Throughout the Conejo Canyons there are smaller side trails, some of which are unmaintained. Unless otherwise stated by a trail sign, feel free to explore these areas. You’ll find a few “hidden” rock caves, small stream beds, and cozy green glens. Be mindful to stay on the trails since it’s common to see rattlesnakes in this area once the weather warms up. Their keen ability to sense vibrations makes them very afraid of humans and they’ll quickly slide away. However, if you or your dog is stomping through tall grasses, this increases the likelihood of an encounter. Wildlife includes much more than snakes, though. On my most recent visit I saw two roadrunners trotting along and two hawks gliding gracefully overhead. Another visitor told me he has seen bobcats, mule deer, and coyotes – all of which are skittish in the presence of humans, but beautiful to observe.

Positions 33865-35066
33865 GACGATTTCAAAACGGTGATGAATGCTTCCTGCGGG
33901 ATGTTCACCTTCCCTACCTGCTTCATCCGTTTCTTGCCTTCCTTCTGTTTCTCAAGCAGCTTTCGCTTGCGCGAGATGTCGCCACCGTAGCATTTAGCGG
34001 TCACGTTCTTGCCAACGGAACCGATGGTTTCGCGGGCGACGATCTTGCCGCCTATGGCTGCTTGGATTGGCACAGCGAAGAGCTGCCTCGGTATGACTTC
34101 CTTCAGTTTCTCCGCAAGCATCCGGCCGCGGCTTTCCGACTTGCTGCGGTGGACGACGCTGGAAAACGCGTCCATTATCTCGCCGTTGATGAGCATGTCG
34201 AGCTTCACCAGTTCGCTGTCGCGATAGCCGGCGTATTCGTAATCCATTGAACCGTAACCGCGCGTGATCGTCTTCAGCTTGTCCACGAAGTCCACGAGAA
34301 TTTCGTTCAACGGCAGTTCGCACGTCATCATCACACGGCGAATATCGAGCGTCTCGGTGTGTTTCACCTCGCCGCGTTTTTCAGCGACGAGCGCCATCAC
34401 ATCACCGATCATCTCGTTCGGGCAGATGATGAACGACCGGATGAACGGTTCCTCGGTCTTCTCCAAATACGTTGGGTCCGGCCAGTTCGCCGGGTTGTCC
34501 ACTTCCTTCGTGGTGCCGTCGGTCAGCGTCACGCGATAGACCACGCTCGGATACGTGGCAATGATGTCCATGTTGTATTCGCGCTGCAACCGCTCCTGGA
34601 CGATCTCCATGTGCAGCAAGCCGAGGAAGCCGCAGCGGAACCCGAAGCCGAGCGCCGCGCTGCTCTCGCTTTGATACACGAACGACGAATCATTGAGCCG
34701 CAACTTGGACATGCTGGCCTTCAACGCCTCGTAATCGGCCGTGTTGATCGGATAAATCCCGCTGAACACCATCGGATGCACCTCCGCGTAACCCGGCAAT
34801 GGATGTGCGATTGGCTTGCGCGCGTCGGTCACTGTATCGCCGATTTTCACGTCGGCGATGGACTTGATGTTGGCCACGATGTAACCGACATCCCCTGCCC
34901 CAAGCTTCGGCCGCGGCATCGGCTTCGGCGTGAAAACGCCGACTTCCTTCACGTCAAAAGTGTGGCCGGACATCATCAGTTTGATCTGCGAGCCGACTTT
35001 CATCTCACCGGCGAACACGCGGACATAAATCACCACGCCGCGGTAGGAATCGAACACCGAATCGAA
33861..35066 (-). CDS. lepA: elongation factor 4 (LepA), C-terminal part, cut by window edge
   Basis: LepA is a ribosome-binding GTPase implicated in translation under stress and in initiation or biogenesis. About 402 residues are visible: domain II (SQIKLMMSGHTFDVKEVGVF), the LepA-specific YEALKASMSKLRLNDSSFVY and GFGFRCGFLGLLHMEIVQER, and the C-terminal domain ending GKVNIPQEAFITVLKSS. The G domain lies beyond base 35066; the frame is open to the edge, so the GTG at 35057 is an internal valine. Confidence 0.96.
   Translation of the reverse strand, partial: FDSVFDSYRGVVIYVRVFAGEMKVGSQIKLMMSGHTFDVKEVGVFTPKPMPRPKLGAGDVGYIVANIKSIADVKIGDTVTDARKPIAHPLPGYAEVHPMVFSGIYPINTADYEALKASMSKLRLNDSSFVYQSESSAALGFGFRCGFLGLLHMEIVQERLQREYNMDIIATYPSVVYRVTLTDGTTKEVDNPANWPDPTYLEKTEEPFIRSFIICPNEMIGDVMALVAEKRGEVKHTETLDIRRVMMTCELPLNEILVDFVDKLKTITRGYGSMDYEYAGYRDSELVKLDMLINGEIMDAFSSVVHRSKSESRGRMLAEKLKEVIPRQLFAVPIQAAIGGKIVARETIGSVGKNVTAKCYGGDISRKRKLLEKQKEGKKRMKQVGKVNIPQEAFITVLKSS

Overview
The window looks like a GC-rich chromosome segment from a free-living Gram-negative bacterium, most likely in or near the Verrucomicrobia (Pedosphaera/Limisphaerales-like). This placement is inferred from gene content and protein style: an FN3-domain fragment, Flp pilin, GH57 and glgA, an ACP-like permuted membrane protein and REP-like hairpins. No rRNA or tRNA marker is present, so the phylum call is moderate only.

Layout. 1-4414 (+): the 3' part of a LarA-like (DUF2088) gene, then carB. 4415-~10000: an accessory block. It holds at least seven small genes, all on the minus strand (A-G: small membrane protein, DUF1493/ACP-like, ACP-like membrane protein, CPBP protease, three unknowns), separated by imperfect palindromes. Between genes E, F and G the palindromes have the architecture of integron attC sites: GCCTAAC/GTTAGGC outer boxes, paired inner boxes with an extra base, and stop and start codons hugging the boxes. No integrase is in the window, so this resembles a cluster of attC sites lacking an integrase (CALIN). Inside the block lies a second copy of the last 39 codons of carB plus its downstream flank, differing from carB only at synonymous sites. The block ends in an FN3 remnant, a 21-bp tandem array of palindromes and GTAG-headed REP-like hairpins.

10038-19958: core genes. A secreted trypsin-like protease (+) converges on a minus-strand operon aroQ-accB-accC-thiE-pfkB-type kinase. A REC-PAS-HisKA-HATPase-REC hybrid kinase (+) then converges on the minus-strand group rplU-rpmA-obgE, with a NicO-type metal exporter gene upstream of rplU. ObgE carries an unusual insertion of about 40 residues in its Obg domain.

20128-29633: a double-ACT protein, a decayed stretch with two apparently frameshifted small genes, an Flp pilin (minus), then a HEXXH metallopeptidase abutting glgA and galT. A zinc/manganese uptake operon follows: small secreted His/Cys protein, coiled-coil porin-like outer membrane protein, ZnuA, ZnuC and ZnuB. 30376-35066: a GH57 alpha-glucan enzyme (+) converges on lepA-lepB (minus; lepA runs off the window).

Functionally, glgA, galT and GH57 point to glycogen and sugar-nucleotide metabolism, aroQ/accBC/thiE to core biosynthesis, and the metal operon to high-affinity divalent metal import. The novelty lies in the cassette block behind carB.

It’s important to mention that you don’t even need to step on dirt to enjoy the Conejo Canyons. If you park at the main Santa Rosa Park entrance you can walk, ride a bike, use a wheelchair, or push a stroller along a flat paved road with very little traffic. After parking, simply continue along the road. No parking is allowed past the gate, which relieves a lot of concerns about traffic. This road is approximately one mile long and leads to the Hill Canyon Water Treatment Plant. On a recent visit I met another local resident, Marilu. About twice a month she uses this smooth road to practice rollerblading. I can’t imagine a better place to enjoy such a classic activity. Actually, I can’t really imagine a much better area with so much versatility for outdoor recreation. The Conejo Canyons Open Space Trails is truly a special place deserving of our vigilant protection and fullest enjoyment. I hope you find the time to explore this beautiful area!